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Ode to the Future

From burgeoning composers to Hapsburgian classics
Taiwanese pianist Ching-Yun Hu
Taiwanese pianist Ching-Yun Hu

Classical music institutions usually reach backward, content to be historical museums of music by long-dead composers. It wasn’t always thus: Composers like Bach and Beethoven would have been appalled to see how today’s orchestras play mostly yesterday’s music. Had that notion prevailed in their time, the music of those great composers wouldn’t have survived. That retro attitude, a product of the early-mid-20th century, has gradually been changing, and Eugene Symphony president Scott Freck wants his band to lead the way. 

As part of the orchestra’s 50th anniversary celebration, which commendably doesn’t just look back to past glories but also invests in the future of classical music, the orchestra created the Oregon Young Composers Project. With funding from the National Endowment for the Arts and guidance from University of Oregon music grad students (supervised by UO composition professor Robert Kyr), five aspiring composers from Oregon high schools — none of whom had formal training in composition or orchestration — created a new piece, Ode to The Future, which the Eugene Symphony will perform Thursday, Nov. 17, at the Hult Center’s Silva Hall. 

The young composers got to hear how Kyr had used a Beethoven theme as a seed for his own piano concerto (commissioned by the Eugene Symphony Orchestra and performed last May), and then learned how to come up with their own original variations on Beethoven’s famous “Ode to Joy,” which climaxes his ninth symphony. They put it all together into a cohesive theme-and-variation piece, “Ode to the Future,” with Kyr tying it all up by composing the ending section. 

The result: A nine-minute original co-creation in which Beethoven’s music is never far away, but still a 21st-century piece by tomorrow’s music creators. The concert also features one of the world’s celebrated polymath pianists, MacArthur “genius” grantee Stephen Hough, as soloist in Beethoven’s third piano concerto, and Shostakovich’s Symphony No. 11, “The Year 1905,” written in 1957 (not coincidentally, just months after Soviet tanks had violently repressed Hungarians demonstrating for their freedom from Russian-imposed dictatorship), and commemorating the January 1905 massacre of thousands of unarmed demonstrators by Russian Tsar Nicholas’ troops. Like the young composers on the program, Shostakovich also transformed existing music — in this case, revolutionary songs of the period — into an orchestral statement.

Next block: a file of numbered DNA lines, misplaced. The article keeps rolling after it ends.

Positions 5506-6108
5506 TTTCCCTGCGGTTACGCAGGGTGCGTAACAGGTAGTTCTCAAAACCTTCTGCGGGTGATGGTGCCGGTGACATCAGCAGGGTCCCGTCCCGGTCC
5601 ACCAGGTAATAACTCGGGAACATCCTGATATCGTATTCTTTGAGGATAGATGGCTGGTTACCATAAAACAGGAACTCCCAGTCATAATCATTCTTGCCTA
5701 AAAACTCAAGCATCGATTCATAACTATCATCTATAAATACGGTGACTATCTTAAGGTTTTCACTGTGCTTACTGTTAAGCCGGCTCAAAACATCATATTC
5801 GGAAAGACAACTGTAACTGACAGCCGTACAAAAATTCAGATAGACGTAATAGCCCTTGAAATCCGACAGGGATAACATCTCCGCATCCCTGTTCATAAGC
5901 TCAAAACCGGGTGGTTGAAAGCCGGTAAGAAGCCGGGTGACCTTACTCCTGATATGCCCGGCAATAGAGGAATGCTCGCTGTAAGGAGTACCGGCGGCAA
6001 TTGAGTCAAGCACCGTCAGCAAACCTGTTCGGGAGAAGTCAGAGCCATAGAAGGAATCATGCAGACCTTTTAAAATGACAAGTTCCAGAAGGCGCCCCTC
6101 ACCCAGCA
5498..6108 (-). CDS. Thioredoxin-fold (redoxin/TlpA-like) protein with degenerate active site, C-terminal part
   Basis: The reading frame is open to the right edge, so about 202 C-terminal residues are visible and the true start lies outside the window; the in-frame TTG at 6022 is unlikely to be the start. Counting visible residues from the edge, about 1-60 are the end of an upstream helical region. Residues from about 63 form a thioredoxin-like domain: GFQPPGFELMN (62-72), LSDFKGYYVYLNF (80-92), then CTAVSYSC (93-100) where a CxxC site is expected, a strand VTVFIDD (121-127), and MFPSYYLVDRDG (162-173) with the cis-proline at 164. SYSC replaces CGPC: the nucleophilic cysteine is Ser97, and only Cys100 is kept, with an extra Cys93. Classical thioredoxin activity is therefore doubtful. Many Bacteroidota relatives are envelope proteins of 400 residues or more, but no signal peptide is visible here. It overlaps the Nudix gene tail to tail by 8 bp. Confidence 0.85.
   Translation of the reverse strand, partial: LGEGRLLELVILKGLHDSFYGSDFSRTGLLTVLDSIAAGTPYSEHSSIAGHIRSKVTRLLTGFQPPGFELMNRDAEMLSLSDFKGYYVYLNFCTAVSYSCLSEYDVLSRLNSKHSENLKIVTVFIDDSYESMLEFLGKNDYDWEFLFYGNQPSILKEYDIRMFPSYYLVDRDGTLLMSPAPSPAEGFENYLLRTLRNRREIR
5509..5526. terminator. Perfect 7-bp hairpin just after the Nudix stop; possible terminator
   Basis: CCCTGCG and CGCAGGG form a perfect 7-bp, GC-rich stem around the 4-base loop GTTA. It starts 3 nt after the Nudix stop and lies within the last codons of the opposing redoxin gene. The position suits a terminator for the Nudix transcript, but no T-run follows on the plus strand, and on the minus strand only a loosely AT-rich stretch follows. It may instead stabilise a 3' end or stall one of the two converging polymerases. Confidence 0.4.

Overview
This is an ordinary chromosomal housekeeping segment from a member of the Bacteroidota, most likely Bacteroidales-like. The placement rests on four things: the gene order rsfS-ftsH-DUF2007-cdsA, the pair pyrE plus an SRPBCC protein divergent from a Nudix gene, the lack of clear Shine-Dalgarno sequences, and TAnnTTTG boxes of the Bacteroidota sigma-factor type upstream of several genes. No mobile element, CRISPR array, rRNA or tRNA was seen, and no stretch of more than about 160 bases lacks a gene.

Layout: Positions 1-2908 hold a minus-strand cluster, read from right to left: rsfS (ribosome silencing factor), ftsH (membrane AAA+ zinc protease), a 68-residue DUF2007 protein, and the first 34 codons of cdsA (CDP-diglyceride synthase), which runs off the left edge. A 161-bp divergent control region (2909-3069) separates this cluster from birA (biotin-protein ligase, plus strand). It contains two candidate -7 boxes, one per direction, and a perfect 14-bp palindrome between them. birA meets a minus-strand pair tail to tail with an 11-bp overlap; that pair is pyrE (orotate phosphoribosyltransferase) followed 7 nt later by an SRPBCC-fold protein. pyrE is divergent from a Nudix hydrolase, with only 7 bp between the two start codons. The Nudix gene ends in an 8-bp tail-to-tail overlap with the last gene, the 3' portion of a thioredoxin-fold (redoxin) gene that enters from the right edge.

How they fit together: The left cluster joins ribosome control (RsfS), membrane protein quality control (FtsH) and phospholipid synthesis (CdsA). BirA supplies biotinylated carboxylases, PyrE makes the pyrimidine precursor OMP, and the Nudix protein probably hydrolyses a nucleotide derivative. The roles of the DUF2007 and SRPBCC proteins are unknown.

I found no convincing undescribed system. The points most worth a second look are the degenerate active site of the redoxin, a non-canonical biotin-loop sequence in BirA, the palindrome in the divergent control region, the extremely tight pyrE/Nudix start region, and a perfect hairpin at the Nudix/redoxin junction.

Another Oregon classical music institution that’s combining past and future is The Ensemble. The all-star small vocal group drawn from Portland’s top choirs has this year partnered with Cascadia Composers to showcase new music by Oregon composers alongside classics. Their Nov. 19 performance at Central Lutheran Church features music by some of Oregon’s finest, including Eugene’s Paul Safar, alongside madrigals written by Carlo Gesualdo. Notorious for murdering his wife and her lover, the Italian nobleman was also one of the most visionary and forward-looking composers of the Late Renaissance, writing hauntingly beautiful music that has influenced composers even down to our own century.

There’s more mixing of old and new at the Nov. 20 Eugene Symphonic Band concert at the University of Oregon’s Beall Concert Hall, featuring music by contemporary composers Frank Ticheli, Mark Camphouse and Joseph Turrin as well as 20th-century composers. Earlier that same afternoon in the same spot, Chamber Music @ Beall brings award-winning Taiwanese pianist Ching-Yun Hu to play Schubert, Chopin, Scriabin and Rachmaninoff. 

Also on Nov. 20 at Junction City’s St. Helen’s Catholic Church (1350 W. 6th Ave), Cascadia Concert Opera joins Astoria’s North Coast Chorale in operatic music by Gershwin, Sullivan, Bizet, Puccini, Mozart, Verdi and more.

If you crave some really old tunes, the Oregon Bach Collegium’s Nov. 27 concert at United Lutheran Church (22nd and Washington) revives rarely performed music from the grand old 17th- and18th-century Hapsburg Empire for trombone, voice and organ. 

If you want new music from an entirely different tradition, check out Tom Bergeron Brasil Band’s Friday Nov. 18 concert at The Jazz Station, which features jazz from the musically fecund state of Minas Gerais by some of Brazil’s finest composers, including Toninho Horta, Flávio Venturini, João Bosco and the great Milton Nascimento, all curated by the band’s Brazilian bassist, Wagner Trindade.